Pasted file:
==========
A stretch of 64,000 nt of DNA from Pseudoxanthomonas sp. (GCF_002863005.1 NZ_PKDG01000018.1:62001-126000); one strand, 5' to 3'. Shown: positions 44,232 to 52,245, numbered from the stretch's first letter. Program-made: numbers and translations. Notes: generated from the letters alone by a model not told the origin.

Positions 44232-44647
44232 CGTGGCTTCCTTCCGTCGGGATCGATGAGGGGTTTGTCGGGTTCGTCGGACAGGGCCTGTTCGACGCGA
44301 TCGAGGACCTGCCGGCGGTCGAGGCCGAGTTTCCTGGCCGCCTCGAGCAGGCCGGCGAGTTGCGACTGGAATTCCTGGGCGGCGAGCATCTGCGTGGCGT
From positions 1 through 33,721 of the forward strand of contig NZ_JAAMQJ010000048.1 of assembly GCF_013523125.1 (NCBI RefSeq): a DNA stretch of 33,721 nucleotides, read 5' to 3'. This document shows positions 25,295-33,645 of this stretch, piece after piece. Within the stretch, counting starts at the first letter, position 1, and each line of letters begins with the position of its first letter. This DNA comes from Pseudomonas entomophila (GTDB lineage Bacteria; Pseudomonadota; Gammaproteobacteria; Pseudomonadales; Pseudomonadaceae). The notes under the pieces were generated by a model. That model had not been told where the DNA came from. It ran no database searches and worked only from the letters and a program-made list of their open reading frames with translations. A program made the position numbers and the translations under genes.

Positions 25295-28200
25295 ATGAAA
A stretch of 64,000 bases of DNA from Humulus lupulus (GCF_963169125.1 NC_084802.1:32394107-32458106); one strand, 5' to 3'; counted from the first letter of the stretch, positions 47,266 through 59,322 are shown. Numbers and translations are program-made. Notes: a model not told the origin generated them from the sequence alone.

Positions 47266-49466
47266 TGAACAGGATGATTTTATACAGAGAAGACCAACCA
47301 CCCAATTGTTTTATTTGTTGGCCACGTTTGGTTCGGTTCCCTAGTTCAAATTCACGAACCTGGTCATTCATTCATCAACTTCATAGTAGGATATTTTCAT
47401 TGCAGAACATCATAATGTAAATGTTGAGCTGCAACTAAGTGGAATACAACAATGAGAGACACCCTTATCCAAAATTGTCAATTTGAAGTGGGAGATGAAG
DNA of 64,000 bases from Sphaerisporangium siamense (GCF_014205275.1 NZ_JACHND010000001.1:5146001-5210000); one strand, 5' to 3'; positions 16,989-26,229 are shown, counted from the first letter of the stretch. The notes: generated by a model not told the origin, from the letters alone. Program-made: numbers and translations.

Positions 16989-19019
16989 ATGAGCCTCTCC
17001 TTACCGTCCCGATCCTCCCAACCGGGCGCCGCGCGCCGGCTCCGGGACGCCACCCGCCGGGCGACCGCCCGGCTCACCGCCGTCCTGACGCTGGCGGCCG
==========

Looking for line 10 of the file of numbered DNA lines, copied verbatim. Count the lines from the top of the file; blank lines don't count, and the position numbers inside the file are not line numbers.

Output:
47266 TGAACAGGATGATTTTATACAGAGAAGACCAACCA